I first found Leonard Cohen’s music when I was a girl trying to figure out what life meant to me. First he was a poet and novelist, and those creative pursuits carried through the songs he wrote and sang. Naturally, I enjoyed his earlier works like Suzanne, The Partisan, and Bird on a Wire. He was one of the people who provided my musical soundtrack with that ever-so-recognizable voice, one that was unadorned and to some, too even-toned.
Then, I stopped seeking out Cohen. After all, there are so many more people producing interesting music. The one exception was his song, Hallelujah, which has been sung as well by others although I believe Cohen does it best, which is not surprising since he felt what he intended when he wrote it.
But my interest returned big time when I recently watched the documentary, “Hallelujah: Leonard Cohen, A Journey, A Song” on Netflix. Here’s a trailer to get you interested: https://www.youtube.com/watch?v=63t3ah4XB0c
The documentary focuses on that powerful song, certainly, but it also explores the complexities of Cohen, who died in 2016 at age 82. He was a man who explored the many aspects of life — love, loss, spirituality, sex etc. He was even betrayed by a trusted manager who stole from him, forcing him later in life to go on the road.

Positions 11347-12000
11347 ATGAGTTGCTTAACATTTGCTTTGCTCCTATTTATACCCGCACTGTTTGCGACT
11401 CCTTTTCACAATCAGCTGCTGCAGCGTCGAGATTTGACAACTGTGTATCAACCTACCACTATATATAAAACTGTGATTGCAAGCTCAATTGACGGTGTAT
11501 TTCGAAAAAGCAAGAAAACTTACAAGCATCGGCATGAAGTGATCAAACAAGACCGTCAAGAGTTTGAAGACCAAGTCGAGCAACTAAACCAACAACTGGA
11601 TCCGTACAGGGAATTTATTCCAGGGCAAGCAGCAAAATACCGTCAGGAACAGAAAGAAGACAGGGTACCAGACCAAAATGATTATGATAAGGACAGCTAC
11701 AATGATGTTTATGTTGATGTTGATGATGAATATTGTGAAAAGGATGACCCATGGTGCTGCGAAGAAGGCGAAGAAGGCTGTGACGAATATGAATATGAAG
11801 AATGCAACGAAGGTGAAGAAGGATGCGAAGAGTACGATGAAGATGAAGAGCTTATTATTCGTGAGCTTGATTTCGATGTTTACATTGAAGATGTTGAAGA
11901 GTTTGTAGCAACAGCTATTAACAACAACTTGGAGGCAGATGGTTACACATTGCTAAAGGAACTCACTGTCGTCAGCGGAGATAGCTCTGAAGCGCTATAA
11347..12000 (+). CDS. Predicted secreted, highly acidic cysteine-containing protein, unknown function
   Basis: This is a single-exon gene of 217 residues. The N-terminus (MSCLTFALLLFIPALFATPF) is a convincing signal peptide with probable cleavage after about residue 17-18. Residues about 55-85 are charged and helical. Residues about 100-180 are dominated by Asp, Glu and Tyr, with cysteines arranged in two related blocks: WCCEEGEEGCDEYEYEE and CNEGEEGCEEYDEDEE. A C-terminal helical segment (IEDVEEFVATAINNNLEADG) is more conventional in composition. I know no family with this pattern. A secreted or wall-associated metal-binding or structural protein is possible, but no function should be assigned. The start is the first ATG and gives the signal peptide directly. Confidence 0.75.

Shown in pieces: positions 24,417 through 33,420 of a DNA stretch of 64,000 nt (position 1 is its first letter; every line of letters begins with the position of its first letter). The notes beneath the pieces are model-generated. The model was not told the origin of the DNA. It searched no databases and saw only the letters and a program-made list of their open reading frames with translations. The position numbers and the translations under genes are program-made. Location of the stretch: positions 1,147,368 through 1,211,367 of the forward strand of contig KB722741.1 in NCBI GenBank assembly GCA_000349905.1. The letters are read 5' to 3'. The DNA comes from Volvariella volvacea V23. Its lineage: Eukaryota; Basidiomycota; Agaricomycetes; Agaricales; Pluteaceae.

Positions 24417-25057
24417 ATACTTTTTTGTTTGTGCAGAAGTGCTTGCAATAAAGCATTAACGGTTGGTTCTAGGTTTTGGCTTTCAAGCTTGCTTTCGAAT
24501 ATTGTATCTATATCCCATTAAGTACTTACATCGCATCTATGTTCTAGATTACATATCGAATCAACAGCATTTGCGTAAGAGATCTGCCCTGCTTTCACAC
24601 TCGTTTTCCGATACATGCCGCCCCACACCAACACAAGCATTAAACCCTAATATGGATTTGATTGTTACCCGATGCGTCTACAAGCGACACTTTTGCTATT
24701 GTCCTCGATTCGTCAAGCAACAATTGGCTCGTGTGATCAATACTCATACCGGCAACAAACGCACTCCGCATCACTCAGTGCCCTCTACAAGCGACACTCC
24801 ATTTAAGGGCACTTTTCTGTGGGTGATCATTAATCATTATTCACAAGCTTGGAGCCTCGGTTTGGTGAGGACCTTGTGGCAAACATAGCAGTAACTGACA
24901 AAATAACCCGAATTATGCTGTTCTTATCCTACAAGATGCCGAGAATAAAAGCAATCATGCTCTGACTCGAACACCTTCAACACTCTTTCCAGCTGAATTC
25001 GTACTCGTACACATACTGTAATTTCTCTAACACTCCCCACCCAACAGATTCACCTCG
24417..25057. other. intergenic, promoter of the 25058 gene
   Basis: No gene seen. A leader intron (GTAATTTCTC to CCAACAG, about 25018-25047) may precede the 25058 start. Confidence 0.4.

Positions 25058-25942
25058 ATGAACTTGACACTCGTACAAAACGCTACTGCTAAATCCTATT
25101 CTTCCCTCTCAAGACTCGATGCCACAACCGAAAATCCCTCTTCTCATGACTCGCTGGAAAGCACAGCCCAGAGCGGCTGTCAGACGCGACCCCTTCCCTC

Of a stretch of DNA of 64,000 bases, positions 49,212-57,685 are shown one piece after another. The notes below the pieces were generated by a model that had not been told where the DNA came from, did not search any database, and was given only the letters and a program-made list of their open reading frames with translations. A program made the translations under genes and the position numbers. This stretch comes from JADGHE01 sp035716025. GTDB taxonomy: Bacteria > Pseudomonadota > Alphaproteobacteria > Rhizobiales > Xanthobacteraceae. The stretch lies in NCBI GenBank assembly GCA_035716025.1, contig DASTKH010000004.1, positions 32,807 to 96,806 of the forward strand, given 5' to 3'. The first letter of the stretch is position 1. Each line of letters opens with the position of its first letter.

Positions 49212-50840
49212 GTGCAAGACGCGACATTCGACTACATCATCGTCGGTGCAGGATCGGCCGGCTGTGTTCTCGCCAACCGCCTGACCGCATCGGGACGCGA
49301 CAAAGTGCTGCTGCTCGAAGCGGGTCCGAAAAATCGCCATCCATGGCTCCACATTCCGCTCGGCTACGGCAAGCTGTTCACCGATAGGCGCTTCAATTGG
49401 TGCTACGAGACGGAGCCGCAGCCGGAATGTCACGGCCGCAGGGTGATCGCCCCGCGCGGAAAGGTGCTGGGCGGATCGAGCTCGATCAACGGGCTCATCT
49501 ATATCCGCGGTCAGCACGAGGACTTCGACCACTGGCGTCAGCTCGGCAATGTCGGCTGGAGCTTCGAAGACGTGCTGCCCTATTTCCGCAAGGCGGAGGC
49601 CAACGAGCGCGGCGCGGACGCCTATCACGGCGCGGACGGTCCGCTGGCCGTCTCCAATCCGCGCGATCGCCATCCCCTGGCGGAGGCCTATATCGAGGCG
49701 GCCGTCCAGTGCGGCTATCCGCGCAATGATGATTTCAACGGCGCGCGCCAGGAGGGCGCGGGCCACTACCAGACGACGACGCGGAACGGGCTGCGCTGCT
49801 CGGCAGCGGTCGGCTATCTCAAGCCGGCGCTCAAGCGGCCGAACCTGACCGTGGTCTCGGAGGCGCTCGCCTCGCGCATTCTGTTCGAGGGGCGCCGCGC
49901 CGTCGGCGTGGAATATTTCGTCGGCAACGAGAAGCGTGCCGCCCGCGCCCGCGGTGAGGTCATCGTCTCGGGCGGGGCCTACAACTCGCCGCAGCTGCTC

So, I started listening to Leonard Cohen again. Luckily, it was easy to do on Spotify. I began with the early albums. Okay, I remember many of those. They’re okay. Ah, there’s Hallelujah. But it wasn’t until I got to his later albums that his music resonated deeply in me once again. (Plus he has those amazing backup singers and musicians.)
So late in the afternoon, while I do a little more writing, this time at the kitchen table instead of at my desk, and while dinner is cooking, I listen to Leonard Cohen, the later Leonard Cohen. I begin with Tower of Song, a song he wrote in 1988 for the album I’m Your Man, with its opening line ” Well, my friends are gone and my hair is grey/ I ache in the places where I used to play/ And I’m crazy for love but I’m not coming on” and just let his music roll through the years as he sings in that golden voice of his about what he’s learned from his experiences and observations. I’ve been doing this for weeks now, a few days each, but I haven’t gotten tired of listening to Cohen sing.
This is the mature Leonard Cohen, and these days, his music largely forms the soundtrack of my life.
ABOUT THE IMAGE ABOVE: That’s the cover to Leonard Cohen’s album, I’m Your Man.
LINK TO A BLOG POST: Miriam Drori invited me onto her website to share my thoughts on writing and working with an international publisher. You can read it here: https://miriamdrori.com/2023/03/03/an-interview-with-joan-livingston/